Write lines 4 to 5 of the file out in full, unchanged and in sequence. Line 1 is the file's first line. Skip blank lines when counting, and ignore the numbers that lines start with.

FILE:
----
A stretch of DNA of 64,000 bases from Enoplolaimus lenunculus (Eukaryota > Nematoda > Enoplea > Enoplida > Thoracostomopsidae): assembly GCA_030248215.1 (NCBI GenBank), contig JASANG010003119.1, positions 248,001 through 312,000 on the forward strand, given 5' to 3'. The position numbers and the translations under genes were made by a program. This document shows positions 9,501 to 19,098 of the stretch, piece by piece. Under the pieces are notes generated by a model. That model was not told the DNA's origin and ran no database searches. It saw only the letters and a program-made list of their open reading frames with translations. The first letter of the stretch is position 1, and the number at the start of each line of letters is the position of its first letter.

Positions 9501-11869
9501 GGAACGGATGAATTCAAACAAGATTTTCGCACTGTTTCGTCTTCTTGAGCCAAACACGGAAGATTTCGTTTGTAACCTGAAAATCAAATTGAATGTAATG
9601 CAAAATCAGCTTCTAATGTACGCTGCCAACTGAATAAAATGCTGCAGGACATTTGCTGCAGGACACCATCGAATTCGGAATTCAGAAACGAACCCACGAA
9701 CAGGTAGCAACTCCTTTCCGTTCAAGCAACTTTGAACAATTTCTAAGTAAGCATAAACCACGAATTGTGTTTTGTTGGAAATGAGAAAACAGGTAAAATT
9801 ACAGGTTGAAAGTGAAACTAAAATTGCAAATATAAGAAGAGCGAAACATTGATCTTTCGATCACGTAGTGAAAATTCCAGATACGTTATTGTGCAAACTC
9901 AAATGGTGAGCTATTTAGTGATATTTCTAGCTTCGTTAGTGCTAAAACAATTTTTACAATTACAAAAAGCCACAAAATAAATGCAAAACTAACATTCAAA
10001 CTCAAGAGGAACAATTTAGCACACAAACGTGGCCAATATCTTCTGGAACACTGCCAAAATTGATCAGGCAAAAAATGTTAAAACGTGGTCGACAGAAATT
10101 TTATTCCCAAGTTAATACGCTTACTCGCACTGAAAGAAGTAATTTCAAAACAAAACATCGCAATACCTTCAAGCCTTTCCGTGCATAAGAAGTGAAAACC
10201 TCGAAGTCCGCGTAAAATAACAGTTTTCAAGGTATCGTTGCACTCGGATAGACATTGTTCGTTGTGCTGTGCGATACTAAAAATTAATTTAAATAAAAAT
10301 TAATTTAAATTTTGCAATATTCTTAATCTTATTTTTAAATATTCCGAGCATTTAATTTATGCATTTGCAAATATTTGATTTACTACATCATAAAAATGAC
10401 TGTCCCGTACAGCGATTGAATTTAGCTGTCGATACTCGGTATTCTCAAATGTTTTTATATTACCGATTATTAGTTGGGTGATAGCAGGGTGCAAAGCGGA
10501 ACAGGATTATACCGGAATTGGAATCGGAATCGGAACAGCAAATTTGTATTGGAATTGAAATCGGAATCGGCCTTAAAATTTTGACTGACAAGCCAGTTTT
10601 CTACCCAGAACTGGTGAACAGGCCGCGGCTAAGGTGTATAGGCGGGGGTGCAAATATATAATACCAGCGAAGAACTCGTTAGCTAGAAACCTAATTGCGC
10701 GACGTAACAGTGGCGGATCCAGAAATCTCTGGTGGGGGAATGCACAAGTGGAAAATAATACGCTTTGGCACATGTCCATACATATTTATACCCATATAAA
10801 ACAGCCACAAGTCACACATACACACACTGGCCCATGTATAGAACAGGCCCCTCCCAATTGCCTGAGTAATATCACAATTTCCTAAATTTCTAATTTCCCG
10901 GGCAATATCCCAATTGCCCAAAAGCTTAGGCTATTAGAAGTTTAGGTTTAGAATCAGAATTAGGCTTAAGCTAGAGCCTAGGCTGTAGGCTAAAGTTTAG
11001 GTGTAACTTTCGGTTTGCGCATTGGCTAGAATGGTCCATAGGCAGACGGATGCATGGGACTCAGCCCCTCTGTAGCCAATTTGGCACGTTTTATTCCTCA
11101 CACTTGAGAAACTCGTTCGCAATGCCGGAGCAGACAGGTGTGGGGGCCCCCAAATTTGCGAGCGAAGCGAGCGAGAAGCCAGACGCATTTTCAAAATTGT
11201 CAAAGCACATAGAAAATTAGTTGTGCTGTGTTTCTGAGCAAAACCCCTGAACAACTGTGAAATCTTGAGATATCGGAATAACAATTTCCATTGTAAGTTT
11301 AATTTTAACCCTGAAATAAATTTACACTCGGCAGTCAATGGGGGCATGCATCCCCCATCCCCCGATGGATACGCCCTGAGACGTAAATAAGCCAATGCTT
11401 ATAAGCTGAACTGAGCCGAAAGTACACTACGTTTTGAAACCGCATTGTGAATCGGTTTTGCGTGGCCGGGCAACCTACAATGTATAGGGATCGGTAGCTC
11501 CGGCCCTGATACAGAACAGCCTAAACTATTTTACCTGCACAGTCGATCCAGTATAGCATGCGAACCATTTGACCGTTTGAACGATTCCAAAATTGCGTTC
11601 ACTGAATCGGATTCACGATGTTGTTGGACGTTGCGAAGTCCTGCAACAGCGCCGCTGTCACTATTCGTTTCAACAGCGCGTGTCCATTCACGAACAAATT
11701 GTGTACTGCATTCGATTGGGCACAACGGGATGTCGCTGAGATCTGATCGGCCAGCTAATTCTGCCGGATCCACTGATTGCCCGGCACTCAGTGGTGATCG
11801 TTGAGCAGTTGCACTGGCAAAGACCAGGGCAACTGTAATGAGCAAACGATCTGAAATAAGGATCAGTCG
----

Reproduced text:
9601 CAAAATCAGCTTCTAATGTACGCTGCCAACTGAATAAAATGCTGCAGGACATTTGCTGCAGGACACCATCGAATTCGGAATTCAGAAACGAACCCACGAA
9701 CAGGTAGCAACTCCTTTCCGTTCAAGCAACTTTGAACAATTTCTAAGTAAGCATAAACCACGAATTGTGTTTTGTTGGAAATGAGAAAACAGGTAAAATT